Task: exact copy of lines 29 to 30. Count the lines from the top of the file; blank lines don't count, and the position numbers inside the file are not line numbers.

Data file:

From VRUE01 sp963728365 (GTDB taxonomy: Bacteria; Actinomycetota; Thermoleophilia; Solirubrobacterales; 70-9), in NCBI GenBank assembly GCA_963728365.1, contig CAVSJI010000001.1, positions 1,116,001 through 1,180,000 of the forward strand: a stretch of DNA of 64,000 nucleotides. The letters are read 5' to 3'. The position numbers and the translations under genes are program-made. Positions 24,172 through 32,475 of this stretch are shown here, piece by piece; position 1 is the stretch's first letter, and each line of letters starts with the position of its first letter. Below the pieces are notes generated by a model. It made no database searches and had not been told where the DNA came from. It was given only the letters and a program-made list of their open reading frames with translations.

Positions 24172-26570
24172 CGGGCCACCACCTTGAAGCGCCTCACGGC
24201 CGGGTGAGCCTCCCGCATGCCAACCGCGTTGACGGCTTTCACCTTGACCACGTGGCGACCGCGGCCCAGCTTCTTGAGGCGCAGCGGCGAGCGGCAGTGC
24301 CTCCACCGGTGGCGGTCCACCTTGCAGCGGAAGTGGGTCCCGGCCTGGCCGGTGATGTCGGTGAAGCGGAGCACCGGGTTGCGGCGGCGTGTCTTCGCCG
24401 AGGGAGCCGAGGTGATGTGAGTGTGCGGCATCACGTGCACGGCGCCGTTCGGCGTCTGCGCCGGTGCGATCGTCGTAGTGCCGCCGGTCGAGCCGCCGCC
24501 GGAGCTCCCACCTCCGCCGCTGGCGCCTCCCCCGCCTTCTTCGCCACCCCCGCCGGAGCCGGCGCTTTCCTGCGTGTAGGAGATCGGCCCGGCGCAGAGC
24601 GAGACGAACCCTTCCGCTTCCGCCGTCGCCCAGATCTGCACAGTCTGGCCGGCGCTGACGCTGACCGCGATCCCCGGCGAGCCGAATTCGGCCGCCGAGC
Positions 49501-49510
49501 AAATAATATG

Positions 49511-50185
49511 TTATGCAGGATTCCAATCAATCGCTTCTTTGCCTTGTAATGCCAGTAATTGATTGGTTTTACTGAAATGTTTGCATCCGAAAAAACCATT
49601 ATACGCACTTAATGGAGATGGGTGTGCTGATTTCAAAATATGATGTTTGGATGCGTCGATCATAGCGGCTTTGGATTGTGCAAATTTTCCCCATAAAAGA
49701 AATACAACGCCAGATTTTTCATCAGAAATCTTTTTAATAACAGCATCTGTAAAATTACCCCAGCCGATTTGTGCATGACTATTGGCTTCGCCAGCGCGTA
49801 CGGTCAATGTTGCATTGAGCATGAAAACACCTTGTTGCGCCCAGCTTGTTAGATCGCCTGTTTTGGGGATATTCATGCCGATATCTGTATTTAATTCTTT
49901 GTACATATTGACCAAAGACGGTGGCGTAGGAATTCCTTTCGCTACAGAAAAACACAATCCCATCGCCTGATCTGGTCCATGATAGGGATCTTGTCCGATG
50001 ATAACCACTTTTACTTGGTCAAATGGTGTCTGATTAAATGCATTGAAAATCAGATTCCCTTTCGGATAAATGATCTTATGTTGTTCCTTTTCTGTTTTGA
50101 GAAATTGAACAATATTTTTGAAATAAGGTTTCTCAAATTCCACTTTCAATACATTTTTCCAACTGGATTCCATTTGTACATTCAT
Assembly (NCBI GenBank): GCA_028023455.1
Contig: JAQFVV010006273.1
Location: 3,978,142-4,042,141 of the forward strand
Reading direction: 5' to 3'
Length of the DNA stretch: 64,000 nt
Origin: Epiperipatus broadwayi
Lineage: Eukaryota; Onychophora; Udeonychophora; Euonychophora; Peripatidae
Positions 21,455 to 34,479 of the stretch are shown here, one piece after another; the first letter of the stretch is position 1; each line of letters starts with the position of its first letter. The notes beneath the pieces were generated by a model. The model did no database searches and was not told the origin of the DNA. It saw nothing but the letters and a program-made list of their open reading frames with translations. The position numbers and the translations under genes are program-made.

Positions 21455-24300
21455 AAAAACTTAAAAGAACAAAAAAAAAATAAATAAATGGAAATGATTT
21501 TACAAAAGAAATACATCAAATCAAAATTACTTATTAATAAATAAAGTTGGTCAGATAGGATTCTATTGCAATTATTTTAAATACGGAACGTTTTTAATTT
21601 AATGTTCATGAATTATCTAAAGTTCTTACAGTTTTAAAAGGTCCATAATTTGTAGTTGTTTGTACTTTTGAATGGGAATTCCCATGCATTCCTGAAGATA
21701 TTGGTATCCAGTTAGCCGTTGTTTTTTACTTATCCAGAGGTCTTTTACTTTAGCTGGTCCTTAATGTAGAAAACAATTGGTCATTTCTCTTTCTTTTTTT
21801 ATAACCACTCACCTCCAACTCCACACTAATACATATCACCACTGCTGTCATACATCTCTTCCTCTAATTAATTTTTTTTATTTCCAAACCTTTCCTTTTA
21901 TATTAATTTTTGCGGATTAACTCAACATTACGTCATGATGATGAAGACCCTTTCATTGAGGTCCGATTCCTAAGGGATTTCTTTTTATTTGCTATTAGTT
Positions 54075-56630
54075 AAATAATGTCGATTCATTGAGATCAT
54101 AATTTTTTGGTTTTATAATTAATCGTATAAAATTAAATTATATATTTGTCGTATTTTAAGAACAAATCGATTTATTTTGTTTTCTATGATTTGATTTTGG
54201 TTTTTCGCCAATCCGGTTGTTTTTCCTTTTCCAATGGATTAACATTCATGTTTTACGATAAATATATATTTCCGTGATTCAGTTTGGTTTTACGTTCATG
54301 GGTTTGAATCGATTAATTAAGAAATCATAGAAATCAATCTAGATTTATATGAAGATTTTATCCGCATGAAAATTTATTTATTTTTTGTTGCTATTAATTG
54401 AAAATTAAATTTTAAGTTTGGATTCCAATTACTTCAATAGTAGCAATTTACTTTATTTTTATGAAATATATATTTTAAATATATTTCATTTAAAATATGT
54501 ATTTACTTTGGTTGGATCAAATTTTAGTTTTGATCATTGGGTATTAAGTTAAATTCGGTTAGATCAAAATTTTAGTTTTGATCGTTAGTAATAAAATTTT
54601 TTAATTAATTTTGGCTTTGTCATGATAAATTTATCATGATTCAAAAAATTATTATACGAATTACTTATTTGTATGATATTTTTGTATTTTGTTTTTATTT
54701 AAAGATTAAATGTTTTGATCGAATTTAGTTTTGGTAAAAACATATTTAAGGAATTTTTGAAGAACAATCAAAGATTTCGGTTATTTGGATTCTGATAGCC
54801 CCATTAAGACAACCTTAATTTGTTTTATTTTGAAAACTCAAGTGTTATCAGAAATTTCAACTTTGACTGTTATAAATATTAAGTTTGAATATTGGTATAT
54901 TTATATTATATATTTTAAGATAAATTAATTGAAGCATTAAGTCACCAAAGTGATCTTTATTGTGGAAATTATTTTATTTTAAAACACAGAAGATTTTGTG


21501 TACAAAAGAAATACATCAAATCAAAATTACTTATTAATAAATAAAGTTGGTCAGATAGGATTCTATTGCAATTATTTTAAATACGGAACGTTTTTAATTT
21601 AATGTTCATGAATTATCTAAAGTTCTTACAGTTTTAAAAGGTCCATAATTTGTAGTTGTTTGTACTTTTGAATGGGAATTCCCATGCATTCCTGAAGATA